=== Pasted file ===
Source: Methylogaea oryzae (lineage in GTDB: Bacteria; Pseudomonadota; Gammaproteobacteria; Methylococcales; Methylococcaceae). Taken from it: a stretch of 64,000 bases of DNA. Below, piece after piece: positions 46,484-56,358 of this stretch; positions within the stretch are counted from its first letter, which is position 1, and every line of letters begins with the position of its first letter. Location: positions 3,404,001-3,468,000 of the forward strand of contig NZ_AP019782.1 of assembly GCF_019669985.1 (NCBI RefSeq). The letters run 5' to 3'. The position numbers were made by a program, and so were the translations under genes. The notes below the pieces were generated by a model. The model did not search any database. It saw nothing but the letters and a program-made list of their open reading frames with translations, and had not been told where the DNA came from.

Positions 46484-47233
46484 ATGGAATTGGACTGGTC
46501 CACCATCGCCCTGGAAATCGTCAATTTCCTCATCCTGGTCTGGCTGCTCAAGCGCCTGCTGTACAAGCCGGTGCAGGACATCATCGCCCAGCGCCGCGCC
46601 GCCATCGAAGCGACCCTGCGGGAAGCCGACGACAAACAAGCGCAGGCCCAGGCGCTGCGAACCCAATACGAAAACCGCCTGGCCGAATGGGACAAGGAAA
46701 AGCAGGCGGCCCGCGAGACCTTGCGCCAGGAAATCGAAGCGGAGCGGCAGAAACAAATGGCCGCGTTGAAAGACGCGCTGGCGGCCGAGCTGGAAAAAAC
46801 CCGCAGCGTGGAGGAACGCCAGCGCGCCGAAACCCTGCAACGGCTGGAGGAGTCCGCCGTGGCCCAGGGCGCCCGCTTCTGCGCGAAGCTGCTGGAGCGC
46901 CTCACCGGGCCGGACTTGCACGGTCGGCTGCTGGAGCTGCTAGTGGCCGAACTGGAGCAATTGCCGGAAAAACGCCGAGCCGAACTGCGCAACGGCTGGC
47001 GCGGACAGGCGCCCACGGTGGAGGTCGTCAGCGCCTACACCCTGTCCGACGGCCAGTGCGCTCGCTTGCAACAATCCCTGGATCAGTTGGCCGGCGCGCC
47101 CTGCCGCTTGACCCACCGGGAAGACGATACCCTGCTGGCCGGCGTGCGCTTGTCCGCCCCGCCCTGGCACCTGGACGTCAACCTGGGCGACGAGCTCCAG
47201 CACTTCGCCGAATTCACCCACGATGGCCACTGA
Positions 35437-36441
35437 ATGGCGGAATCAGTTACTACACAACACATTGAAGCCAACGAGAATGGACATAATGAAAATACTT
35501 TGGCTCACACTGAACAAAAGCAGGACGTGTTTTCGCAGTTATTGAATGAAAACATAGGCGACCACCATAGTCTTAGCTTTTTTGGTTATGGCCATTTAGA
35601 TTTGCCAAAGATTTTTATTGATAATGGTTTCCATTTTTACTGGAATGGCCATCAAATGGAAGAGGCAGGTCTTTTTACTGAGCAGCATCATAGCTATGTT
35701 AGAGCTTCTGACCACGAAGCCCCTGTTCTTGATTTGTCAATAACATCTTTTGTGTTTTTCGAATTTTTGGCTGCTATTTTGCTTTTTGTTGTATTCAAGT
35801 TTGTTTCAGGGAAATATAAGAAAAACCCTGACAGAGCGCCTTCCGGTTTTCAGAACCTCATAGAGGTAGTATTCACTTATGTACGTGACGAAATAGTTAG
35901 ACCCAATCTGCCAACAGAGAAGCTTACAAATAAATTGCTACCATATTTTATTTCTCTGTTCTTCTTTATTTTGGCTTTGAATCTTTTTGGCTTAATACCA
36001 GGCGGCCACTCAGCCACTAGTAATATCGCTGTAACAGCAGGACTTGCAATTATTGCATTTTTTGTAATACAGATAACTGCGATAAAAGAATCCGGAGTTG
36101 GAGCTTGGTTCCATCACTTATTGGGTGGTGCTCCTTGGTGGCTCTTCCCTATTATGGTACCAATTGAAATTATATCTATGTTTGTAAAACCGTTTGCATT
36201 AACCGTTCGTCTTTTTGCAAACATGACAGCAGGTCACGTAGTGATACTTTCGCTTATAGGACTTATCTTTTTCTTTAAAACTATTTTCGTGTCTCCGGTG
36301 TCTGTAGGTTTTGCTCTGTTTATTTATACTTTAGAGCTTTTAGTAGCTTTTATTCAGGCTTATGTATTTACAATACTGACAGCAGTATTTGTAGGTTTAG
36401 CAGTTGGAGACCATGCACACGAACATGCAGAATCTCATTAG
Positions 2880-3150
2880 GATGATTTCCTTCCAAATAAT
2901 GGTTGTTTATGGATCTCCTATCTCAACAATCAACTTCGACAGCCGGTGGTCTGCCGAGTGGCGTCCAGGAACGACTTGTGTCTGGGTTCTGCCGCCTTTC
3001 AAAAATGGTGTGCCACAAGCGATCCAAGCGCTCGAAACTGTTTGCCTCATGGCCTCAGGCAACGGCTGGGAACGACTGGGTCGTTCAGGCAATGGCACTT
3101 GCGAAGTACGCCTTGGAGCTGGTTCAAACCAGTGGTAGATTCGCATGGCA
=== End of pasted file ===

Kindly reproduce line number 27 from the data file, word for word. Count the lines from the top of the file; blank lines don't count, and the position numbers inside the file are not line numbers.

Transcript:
3001 AAAAATGGTGTGCCACAAGCGATCCAAGCGCTCGAAACTGTTTGCCTCATGGCCTCAGGCAACGGCTGGGAACGACTGGGTCGTTCAGGCAATGGCACTT